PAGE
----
The Respondent appears to be an individual, and registered
the subject domain name on May 23, 1999.
5. Parties’ Contentions
The Complainant contends that the disputed domain name is identical or confusingly similar to marks in which the Complainant has rights. More specifically, the Complainant asserts that it holds trademark registrations in many countries for MAXFLI as well as variations thereof, and that the subject domain name consists of the Complainant’s trademark MAXFLI, with the additional term “golf”, which is simply the area of business in which the trademark MAXFLI is used.
The Complainant also contends that the Respondent has no rights or legitimate interest in the subject domain name. More specifically, the Complainant asserts that the Respondent is simply using the domain name to sell links to sites, and that the Respondent is not commonly known by the domain name in question.
Finally, the Complainant contends that the domain name was registered and is being used in bad faith. More specifically, the Complainant asserts that the domain name was registered and acquired primarily for the purposes of selling links to competitors of the Complainant, to divert the Complainant’s customers who are looking for goods identified under the MAXFLI trademark, and to attract for commercial gain Internet users to his website by creating a likelihood of confusion with the MAXFLI trademark as to the source, sponsorship, affiliation, or endorsement of the domain name.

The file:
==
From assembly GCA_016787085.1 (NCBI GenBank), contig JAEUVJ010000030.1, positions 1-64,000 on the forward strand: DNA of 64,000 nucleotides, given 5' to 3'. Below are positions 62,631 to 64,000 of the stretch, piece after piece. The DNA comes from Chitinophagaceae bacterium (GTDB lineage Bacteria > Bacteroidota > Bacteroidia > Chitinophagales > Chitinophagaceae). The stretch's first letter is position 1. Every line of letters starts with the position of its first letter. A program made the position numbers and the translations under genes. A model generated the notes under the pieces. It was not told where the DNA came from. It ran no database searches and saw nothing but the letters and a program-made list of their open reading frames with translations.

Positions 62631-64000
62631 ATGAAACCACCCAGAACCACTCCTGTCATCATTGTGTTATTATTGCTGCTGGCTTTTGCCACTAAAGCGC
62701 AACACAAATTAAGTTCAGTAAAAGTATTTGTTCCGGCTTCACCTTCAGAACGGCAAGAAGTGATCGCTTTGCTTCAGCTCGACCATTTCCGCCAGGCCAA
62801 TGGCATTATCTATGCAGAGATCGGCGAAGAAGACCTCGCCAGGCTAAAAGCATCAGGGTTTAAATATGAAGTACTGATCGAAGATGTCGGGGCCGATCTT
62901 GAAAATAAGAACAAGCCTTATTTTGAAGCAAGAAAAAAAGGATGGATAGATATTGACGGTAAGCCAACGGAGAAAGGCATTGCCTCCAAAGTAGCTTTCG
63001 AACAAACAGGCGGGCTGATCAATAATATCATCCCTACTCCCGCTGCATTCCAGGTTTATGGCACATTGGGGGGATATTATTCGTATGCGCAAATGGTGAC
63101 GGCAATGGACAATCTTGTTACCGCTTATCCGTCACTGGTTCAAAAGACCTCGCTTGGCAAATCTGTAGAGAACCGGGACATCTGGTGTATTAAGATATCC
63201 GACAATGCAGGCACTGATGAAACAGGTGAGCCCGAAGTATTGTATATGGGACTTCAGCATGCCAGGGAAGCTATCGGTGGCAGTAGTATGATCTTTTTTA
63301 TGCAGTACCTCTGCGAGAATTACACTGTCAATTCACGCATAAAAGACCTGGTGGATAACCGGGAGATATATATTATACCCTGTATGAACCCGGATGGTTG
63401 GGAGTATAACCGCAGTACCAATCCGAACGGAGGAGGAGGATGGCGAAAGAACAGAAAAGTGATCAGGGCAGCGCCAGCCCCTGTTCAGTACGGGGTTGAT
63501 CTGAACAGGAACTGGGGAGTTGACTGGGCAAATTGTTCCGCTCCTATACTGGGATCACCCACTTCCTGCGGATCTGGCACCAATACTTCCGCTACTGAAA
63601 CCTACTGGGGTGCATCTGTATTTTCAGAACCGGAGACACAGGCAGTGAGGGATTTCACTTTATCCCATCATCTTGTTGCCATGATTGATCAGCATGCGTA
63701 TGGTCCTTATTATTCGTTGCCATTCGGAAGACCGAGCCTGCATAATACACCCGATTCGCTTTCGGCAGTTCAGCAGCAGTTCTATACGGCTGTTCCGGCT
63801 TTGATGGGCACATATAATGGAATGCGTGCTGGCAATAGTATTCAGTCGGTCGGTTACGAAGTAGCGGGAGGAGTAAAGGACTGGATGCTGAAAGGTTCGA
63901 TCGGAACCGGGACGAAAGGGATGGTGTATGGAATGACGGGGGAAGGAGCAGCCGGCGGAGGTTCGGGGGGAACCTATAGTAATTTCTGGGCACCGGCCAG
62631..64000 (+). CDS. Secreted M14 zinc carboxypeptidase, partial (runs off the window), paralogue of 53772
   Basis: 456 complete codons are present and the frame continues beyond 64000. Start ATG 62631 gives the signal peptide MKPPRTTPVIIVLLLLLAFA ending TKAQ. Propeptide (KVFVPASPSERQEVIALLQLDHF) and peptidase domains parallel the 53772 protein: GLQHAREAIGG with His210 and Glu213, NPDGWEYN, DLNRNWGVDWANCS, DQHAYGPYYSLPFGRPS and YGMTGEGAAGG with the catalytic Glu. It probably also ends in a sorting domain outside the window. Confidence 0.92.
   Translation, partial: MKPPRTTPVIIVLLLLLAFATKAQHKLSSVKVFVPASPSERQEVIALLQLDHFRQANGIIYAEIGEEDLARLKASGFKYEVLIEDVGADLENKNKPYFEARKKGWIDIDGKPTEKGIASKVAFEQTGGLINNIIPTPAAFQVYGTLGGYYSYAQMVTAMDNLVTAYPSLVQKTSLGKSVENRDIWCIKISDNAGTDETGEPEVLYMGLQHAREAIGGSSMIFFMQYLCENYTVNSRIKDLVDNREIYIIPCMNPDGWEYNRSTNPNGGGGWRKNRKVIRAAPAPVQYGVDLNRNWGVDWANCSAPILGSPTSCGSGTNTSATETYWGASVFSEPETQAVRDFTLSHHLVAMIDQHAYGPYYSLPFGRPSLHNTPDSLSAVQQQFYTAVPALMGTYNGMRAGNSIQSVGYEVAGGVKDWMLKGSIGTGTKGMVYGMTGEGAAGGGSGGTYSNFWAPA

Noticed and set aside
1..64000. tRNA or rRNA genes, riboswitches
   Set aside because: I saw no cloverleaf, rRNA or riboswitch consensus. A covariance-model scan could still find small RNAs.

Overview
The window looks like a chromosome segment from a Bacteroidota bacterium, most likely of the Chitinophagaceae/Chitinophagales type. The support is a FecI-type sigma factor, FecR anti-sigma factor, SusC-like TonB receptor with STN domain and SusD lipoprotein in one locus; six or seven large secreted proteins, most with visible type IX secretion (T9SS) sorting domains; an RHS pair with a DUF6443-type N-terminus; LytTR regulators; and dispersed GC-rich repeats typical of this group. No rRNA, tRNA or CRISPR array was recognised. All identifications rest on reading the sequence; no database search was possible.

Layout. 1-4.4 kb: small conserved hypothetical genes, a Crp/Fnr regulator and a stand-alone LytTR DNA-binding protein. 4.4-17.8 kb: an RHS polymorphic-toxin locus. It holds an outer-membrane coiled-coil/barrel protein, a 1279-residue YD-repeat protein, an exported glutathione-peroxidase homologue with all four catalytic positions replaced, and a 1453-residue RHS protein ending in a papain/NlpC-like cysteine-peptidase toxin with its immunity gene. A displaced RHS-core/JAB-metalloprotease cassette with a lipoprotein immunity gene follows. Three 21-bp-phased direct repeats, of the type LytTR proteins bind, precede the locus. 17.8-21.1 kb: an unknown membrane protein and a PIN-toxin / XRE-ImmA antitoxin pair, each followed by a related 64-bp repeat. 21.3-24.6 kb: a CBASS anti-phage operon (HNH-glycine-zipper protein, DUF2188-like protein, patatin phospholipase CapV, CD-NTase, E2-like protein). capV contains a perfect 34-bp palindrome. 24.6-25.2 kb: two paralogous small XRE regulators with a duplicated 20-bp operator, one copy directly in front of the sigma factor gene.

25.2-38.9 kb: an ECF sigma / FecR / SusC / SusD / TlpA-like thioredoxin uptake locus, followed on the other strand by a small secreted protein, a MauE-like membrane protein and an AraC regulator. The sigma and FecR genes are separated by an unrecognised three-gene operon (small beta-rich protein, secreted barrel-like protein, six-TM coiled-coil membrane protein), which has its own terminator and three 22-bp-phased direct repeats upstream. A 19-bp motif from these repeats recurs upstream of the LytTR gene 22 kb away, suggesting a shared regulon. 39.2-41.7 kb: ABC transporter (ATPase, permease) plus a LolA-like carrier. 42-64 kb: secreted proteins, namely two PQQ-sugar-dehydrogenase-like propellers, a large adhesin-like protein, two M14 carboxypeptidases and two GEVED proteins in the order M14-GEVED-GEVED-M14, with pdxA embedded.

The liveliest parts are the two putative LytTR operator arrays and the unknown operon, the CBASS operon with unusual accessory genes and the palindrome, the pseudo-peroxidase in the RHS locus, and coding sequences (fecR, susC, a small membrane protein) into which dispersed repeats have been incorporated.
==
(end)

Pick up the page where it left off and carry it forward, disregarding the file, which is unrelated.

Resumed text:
The Respondent did not reply to the Complainant’s
6. Discussion and Findings
Preliminary Issue: Language of the Proceedings
The default language of the proceedings is Korean, but the Complainant submitted arguments as to why the proceedings may proceed in English, without the necessity of submitting a translated complaint in the Korean language. The Center proceeded in English, and advised the Respondent that the Center would accept the Response in either Korean or English. The Parties were further advised that the ultimate decision regarding the language of the proceedings would be within the discretion of the Panel, and that the Panel may request translations from either Party. The notice provided by the Center to the Parties was written both in English and in Korean to accommodate the situation and the Parties.
Under the circumstances and with the present record, this Panel determines that the proceedings maybe conducted in English, particularly since the Respondent failed to file a Response, and failed to object to the Complainant’s request on the language of this proceeding.
The Panel also notes that the content of the website associated with the disputed domain name is displayed entirely in English.
A. Identical or Confusingly Similar
The Complainant has submitted evidence of owning numerous registrations for